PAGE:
No rule set is going to stimulate that. It’s got to come from within each one of us. And so I’d ask that everybody on the Navy team think about that motivation. Do you feel that fire in your belly to come in and do everything you can to own your job and do it better today than you’ve ever done it before? If not, why not? That’s a conversation that you can have with your leadership, but a very important part of that is the conversation we all need to have with ourselves.
Moderator: This has been Soundings, the official podcast of the CNO.
Both Secretary of the Navy Richard V. Spencer and Chief of Naval Operations Adm. John Richardson posted the below statements on their Facebook pages.
Statement by Secretary of the Navy Richard V. Spencer
“My thoughts and prayers are with the victims and loved ones affected by the tragedy in Las Vegas. The U.S. Navy and U.S. Marine Corps team stand united against senseless acts of violence and our thoughts are with those in need today. Thank you to the first responders and medical staff, whose quick actions saved additional lives.”
Statement by Chief of Naval Operations John Richardson
“Dana and I are praying for the victims and families of the awful Las Vegas shooting. The Navy team stands with the people of Las Vegas against this heinous act of senseless violence.”
Our newest Virginia class submarine, USS Illinois (SSN 786), joined our fleet when it was commissioned Oct. 29 at Naval Submarine Base New London in Groton, Connecticut.
Platforms Matter: USS Illinois is a flexible, multi-mission platform designed to carry out the seven core competencies of the submarine force: anti-submarine warfare; anti-surface warfare; delivery of special operations forces; strike warfare; irregular warfare; intelligence, surveillance and reconnaissance; and mine warfare.The submarine is 377 feet long, has a 34-foot beam, and will be able to dive to depths greater than 800 feet and operate at speeds in excess of 25 knots submerged. It will operate for over 30 years without ever refueling.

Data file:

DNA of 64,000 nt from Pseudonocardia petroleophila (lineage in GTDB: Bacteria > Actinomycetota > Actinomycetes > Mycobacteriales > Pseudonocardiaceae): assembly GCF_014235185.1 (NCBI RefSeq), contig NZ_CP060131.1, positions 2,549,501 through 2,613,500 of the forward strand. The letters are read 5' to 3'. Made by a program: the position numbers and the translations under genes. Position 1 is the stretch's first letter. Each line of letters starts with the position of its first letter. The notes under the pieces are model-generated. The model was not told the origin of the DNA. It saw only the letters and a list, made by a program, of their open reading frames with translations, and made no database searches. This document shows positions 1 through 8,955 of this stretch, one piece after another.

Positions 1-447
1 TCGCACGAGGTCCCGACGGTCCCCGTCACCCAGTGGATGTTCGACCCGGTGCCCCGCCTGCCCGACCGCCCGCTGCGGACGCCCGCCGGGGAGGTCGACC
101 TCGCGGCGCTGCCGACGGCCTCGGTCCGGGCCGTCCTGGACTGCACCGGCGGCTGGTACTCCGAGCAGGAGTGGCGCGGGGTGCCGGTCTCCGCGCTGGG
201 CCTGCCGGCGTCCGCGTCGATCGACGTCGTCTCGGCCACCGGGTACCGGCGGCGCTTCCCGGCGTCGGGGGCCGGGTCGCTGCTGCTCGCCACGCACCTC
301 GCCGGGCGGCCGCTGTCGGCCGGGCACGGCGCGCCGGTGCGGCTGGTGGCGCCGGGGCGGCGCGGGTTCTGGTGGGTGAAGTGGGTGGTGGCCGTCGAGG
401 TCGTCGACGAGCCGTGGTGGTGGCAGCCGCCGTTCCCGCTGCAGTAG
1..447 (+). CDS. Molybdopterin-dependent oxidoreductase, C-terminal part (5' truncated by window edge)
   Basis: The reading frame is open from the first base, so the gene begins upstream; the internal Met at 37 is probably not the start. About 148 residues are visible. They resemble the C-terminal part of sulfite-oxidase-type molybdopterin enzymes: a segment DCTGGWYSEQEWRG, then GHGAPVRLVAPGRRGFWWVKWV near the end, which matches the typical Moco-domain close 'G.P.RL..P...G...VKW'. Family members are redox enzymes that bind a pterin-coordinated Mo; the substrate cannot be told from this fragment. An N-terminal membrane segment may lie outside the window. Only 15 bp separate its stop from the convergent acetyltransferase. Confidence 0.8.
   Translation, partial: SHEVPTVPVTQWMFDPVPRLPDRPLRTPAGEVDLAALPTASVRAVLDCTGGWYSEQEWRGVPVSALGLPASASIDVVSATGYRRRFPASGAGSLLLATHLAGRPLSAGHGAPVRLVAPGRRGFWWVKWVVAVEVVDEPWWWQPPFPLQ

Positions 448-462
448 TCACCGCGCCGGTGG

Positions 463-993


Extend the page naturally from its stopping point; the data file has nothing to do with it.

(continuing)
Block III: SSN-786 is the third of eight Block III Virginia-class submarines to be built. The Block III submarines are built with new Virginia Payload Tubes designed to lower costs and increase missile-firing payload possibilities. The first 10 Block I and Block II Virginia-class submarines have 12 individual 21-inch diameter vertical launch tubes able to fire Tomahawk Land Attack Missiles (TLAMS). The Block III submarines are built with two-larger 87-inch diameter tubes able to house six TLAMS each.
“The Illinois has joined the fleet. The crew of Illinois has assumed our watch-a watch that will continue for the next 30 years-always waiting for the call, always ready.”
– Cmdr. Jesse Porter
Commanding officer, USS Illinois (SSN 786)
Our newest and most technologically advanced warship, USS Zumwalt (DDG 1000) joined the U.S. Navy’s fleet when it was commissioned into active service Oct. 15 in Baltimore, Maryland.
The Innovative Ship. Zumwalt, the lead ship of a class of next-generation multi-mission destroyers, features a state-of-the-art electric propulsion system, wave-piercing tumblehome hull, stealth design, and the latest warfighting technology and weaponry available. The Zumwalt-class destroyer will be capable of performing a range of deterrence, power projection, sea control, and command and control missions while allowing the Navy to evolve with new systems and missions.
The Innovator.DDG-1000 honors an innovative leader in our Navy’s history, embodies the legacy of warfighting excellence and innovation of Adm. Elmo R. Zumwalt, Jr., a veteran of World War II and the conflicts in Korea and Vietnam. He exemplified honor, courage and commitment during 32 years of dedicated naval service. Believing it was his job to “modernize and humanize” the Navy, Zumwalt chose to embrace change and to lead it from within.
“On behalf of the U.S. Naval Surface Force, I proudly accept ownership of the Navy’s newest ship to the fleet.”
– Vice Adm. Tom Rowden
Commander, Naval Surface Forces
U.S. Navy photos by Petty Officer 1st Class Nathan Laird